Automatic Generation of Generating Functions for Enumerating Matchings
By Shalosh B. Ekhad and Doron Zeilberger
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(Exclusively published in the Personal Journal of Shalosh B. Ekhad and Doron Zeilberger)
Written: April 29, 2011.
Frans Faase and Per Hakan Lundow devised algorithms
for automatically generating generating functions for the number of matchings in grid graphs
of fixed widths, and more generally any graph G times the path graphs.
Here we generalize this even further, and make it all accessible to the whole world
by supplying the Maple source code, by which anyone can derive (rigorously!) any
generating function that he or she (or it) desires.
Important:
This article is accompanied by the Maple package
KamaShidukhim, that automatically computes generating functions for
counting the number of spanning trees in infinite families of graphs of fixed widths (see the article).
Sample Input and Output for the Maple package KamaShidukhim

If you want to see explicit expressions (as rational functions in z) for
the formal power series whose coefficient of z^{n} in its Maclaurin
expansion (with respect to z) would give you the number of
PERFECT matchings of the m by n grid
graph (the Cartesian product of a path of m vertices and a path of length n)
for m=2 to m=10, the
the input
gives the output.

If you want to see explicit expressions (as rational functions in z) for
the formal power series whose coefficient of z^{n} in its Maclaurin
expansion (with respect to z) would give you the number of
PERFECT matchings of the m by n cylinder
graph (the Cartesian product of a path of m vertices and a path of length n)
for m=2 to m=10, the
the
input
gives the
output.

If you want to see explicit expressions (as rational functions in z) for
the formal power series whose coefficient of z^{n} in its Maclaurin
expansion (with respect to z) would give you the number of
PERFECT matchings of the m by n Chess King
graph (the m by n Chessboard where every square is incident to the (usually)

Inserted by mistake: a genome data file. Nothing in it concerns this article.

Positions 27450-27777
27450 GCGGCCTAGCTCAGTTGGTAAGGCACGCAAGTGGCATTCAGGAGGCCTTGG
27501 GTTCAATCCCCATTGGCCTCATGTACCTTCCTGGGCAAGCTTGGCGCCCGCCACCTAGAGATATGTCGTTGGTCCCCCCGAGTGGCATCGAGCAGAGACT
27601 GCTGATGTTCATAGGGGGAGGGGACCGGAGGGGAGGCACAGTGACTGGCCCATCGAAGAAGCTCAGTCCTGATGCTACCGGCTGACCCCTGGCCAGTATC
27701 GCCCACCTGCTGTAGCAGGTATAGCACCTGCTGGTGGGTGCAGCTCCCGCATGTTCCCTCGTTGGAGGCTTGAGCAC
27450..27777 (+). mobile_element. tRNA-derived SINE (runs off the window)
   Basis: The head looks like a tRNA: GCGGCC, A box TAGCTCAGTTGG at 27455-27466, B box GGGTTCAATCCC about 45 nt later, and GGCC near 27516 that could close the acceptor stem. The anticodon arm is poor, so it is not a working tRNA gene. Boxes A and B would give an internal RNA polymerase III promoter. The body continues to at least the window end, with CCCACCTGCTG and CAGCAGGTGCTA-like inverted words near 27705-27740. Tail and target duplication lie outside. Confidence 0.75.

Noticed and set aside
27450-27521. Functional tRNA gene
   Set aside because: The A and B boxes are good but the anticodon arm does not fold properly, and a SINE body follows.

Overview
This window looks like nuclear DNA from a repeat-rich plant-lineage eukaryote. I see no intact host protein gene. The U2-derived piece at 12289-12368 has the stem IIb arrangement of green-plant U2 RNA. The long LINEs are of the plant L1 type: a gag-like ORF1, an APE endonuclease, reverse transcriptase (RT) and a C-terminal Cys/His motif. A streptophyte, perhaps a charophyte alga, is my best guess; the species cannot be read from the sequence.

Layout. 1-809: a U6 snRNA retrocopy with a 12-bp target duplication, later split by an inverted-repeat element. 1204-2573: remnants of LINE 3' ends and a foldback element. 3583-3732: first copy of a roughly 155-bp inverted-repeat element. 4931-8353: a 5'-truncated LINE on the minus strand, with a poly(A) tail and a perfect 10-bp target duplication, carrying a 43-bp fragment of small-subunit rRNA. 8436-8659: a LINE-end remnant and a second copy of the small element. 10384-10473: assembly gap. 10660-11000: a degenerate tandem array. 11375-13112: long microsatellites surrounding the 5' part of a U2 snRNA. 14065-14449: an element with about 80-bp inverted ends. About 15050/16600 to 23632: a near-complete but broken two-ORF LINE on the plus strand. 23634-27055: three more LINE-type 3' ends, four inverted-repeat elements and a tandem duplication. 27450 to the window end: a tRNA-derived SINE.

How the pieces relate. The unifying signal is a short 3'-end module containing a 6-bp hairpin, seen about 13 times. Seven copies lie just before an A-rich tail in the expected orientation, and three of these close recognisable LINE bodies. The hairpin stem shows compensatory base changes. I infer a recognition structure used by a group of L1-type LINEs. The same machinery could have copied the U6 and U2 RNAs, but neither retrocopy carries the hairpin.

eight neighboring squares)
for m=2 to m=8 the
the
input
gives the
output.

If you want to see explicit expressions (as rational functions in z) for
the formal power series whose coefficient of z^{n} in its Maclaurin
expansion (with respect to z) would give you the number of
ALL matchings of the m by n grid
graph (the Cartesian product of a path of m vertices and a path of length n)
for m=2 to m=9, the
the
input
gives the
output.

If you want to see explicit expressions (as rational functions in z) for
the formal power series whose coefficient of z^{n} in its Maclaurin
expansion (with respect to z) would give you the number of
ALL matchings of the m by n cylinder
graph (the Cartesian product of a path of m vertices and a path of length n)
for m=2 to m=9, the
the
input
gives the
output.

If you want to see explicit expressions (as rational functions in z) for
the formal power series whose coefficient of z^{n} in its Maclaurin
expansion (with respect to z) would give you the number of
ALL matchings of the m by n Chess King
graph (the m by n Chessboard where every square is incident to the (usually)
eight neighboring squares)
for m=2 to m=6 the
the
input
gives the
output.

If you want to see explicit expressions (as rational functions in z) for
the formal power series whose coefficient of z^{n} in its Maclaurin
expansion (with respect to z) would give you the number of
PERFECT matchings of the Cartesian product of a graph G with the path graph P_{n}
of ALL connected graphs with ≤ 7 vertices (of course it suffices to
pick one representative from each symmetry class)
the
input
gives the
output.

If you want to see explicit expressions (as rational functions in z) for
the formal power series whose coefficient of z^{n} in its Maclaurin
expansion (with respect to z) would give you the number of
ALL matchings of the Cartesian product of a graph G with the path graph P_{n}
of ALL connected graphs with ≤ 6 vertices (of course it suffices to
pick one representative from each symmetry class)
the
input
gives the
output.
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